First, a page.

by Tom Longden
Before Andy Williams sang solo, he performed with his three older brothers. The Williams Brothers quartet delighted audiences wherever it went.
The boys with the remarkable harmony were born in Wall Lake, then settled in Des Moines before moving to Chicago, Cincinnati and Los Angeles on their journey to fame.
They were the sons of Jay and Florence Williams, and they got their start by singing in a choir at the Presbyterian Church in Wall Lake. When Bob was 14 and Don was 11, they could already envision themselves as a quartet, just as soon as smaller brothers Dick, 8, and Andy, 6, were older.
Why not?" said their dad, a railroad mail clerk. "It's up to you boys. Whatever you want to do, start now, build yourselves up and don't quit until you succeed."
Moving to Des Moines about a year later, the family lived at 3015 Kingman Blvd.
Singing on Des Moines radio, Don Williams recalls today, "We worked so hard. We had a show every morning at 8 a.m. on WHO, and on Saturday we were on the 'Barn Dance.' Sometimes we even had a Sunday show, and we practiced five hours daily."
He adds: "Our voices were quite similar, but Andy sang the top, with Bob below him, then me, singing bass to tenor, and Dick."
The singing parts tended to change as the boys matured into young men.
It was mid-July 1940 when the family packed up its belongings for the move to Chicago and "the break of a lifetime" - a year's contract with radio station WLS. The boys were told they would sing as a quartet but also have the chance to perform solos and duets on the air.
From Chicago, the singing act and their parents moved to Cincinnati. The boys performed on radio station WLW before they set off for Hollywood for a chance at the movies.
In Los Angeles, the boys made their first professional recording, singing with Bing Crosby on the award-winning hit "Swinging on a Star" (1944).
The Williams Brothers had been signed by MGM, but the studio loaned the group out for specialty numbers in movies produced at Warners, RKO and Republic studios. They included "Janie" and "Kansas City Kitty," both in 1944, and "Ladies' Man" in 1947, the same year the quartet appeared with singing star Deanna Durbin in "Something in the Wind." In that movie they first join Donald O'Connor in "The Turntable Song" and slide into the romantic title song with Durbin.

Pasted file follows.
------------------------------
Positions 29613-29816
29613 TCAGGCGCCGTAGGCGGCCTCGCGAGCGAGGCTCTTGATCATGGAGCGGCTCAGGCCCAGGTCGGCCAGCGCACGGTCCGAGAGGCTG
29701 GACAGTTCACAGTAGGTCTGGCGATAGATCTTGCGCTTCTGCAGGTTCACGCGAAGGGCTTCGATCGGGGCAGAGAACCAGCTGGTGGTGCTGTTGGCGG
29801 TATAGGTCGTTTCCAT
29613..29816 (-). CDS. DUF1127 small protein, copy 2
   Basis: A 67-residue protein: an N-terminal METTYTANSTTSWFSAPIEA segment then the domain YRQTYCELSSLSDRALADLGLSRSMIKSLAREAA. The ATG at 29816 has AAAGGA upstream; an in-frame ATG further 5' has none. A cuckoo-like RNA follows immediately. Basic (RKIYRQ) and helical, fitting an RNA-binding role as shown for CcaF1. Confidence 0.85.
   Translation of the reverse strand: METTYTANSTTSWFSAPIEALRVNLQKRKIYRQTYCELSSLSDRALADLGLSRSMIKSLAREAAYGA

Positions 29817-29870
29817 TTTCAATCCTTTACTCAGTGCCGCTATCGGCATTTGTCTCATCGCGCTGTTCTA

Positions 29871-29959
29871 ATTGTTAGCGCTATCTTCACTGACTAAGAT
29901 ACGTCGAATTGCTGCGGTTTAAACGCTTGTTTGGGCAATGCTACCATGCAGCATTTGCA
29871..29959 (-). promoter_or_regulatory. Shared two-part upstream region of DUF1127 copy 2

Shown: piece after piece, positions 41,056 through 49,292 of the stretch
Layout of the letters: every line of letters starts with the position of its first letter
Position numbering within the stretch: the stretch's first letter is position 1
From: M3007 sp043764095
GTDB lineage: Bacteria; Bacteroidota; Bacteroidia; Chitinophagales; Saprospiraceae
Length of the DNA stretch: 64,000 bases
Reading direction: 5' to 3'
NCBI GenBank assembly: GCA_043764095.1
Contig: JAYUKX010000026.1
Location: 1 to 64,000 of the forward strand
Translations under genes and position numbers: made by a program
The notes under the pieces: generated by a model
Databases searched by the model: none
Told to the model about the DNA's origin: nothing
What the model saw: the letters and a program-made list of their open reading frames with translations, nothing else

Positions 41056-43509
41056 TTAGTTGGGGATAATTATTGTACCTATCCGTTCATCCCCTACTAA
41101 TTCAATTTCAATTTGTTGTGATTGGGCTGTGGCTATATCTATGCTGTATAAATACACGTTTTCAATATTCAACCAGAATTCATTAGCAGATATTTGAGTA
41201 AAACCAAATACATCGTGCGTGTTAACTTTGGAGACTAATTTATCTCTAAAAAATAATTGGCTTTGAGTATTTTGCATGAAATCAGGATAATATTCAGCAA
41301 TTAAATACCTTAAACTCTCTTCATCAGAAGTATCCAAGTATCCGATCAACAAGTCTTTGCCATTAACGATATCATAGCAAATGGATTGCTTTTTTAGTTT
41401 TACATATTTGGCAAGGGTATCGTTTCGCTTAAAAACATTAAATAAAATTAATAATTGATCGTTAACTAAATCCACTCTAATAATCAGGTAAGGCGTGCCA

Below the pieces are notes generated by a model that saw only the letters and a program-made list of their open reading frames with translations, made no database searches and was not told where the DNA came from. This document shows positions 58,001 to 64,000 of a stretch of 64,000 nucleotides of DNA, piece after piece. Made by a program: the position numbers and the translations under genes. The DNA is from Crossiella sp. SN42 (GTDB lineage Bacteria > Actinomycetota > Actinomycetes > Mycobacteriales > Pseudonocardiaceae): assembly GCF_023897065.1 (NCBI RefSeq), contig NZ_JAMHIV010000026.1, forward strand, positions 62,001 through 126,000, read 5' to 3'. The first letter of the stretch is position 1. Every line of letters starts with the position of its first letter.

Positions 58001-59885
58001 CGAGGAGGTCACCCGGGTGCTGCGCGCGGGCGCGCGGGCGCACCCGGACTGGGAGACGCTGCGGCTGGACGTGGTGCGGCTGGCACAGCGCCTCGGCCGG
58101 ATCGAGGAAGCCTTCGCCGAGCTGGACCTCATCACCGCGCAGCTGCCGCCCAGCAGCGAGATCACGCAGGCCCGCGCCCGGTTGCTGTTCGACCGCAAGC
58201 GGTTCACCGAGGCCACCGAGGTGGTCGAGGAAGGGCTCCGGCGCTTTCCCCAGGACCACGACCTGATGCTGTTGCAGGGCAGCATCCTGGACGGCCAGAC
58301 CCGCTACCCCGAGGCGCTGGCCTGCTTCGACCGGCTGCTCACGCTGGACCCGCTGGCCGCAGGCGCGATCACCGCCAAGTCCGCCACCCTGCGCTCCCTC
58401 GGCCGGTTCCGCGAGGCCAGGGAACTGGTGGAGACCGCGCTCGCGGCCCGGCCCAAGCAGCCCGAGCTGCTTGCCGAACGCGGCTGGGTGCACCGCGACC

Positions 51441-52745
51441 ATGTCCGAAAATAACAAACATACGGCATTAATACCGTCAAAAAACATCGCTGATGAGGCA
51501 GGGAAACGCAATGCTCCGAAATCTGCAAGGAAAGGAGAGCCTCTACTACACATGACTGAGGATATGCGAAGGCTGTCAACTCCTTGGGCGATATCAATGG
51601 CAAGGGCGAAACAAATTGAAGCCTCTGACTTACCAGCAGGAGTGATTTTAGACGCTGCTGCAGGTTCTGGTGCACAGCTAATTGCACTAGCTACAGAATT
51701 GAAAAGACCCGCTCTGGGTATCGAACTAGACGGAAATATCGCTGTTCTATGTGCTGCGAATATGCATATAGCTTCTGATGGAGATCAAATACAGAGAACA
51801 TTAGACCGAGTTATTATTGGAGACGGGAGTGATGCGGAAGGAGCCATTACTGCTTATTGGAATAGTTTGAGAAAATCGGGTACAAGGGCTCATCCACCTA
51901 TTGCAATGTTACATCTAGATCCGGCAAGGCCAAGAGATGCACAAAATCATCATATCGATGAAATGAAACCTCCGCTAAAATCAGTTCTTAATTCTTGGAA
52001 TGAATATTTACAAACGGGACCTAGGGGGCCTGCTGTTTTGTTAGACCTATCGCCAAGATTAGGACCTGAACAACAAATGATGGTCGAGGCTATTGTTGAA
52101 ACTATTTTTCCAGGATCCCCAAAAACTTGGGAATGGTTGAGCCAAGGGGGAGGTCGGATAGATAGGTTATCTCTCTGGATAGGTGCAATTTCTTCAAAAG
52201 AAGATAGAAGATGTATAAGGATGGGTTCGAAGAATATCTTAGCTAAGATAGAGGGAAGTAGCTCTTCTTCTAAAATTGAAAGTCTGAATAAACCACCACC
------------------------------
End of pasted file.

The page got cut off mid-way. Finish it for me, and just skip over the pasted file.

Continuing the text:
It was at MGM where the Williams boys met one-of-a-kind singer-actress- comedienne Kay Thompson, who told them, "Let's do an act," Don Williams says today. Thompson was then a vocal coach/vocal arranger at MGM.
Don Williams says the act was so packed with entertainment that it was exhausting.
"We rehearsed eight hours a day for three months just to get one hour's worth of material," he says. "We didn't just stand and sing."
In addition to singing ("I Love a Violin," "Clap Your Hands," "Jubilee Time" and "Hello, Hello," among others) the brothers danced and did vignettes with Thompson, who did all the musical arrangements. Top-ranked Bob Alton of MGM did the choreography.
"It was a very popular act," Don Williams says, and drew crowds wherever it played across the nation and overseas. In New York City, legendary columnist Walter Winchell "loved us," Williams says. "He was very taken with the act. He wrote about it every day, or at least it seemed he did."
When the act ended its successful run in 1953, the brothers went their own ways to develop their own solo acts.
Don Williams returned to Los Angeles, where he says he found work on TV, "formed a couple of acts, sang on the Eddie Fisher and Nat King Cole television shows, sang commercials of all kinds" and later opened the then-brand-new Tropicana Hotel in Las Vegas, performing there for two years.
He subsequently became an agent and manager, retiring 20 years ago.
Dick Williams landed on Broadway, says Don, but today lives in Los Angeles, and is still singing as well as writing and conducting.
Andy launched his own spectacular career in New York and is still going strong - at 81 as of Dec. 3 - by performing at his Moon River Theater in Branson, Mo.
Brother Bob, Don says, "got out of the business," joining the boys' father in real estate ventures. Bob is now deceased, as is sister Jane.
Don Williams, 86, and his wife, Jeanne, live in Branson, close to Andy. The brothers also have homes in Palm Springs, where they spend winters.
When Andy Williams had his popular network television show, all of the brothers continued to perform with him on his yearly Christmas specials. "We did about 10 of those," Don says.
Andy, with Don, Dick and sister Jane, visited Wall Lake in 1998 for the dedication of the Williams family home as a historic site and tourist attraction.
Late 1940s w/ Thompson
Dick Williams w/ Kay Thompson author Sam Irvin, last Wednesday night
photo by Stephen Myers
Irvin's book is a wonder. The product of more than ten years of research and writing, and it shows (in a good way). One of the very best show biz books I've ever read, and believe you me, I read more than my share, including (!) Jimmy Savo's Little World, Hello. (Top that!) Kay Thompson is unquestionably the greatest American artist (extracategorically) whom almost no one seems to know. For starters, there probably wouldn't have been a Four Freshmen and the Hi-Lo's were it not for Thompson. Nor a Liza Minnelli. (Welllll.....) Despite all the many years of contributions to various fields of artistry, Kay somehow failed to become "branded." Even most of the soigne, louche sorts I tend to hang out with don't seem to know who she is. "You know, Eloise." "Duh, oh yeah." Let's hope Irvin's book changes all that.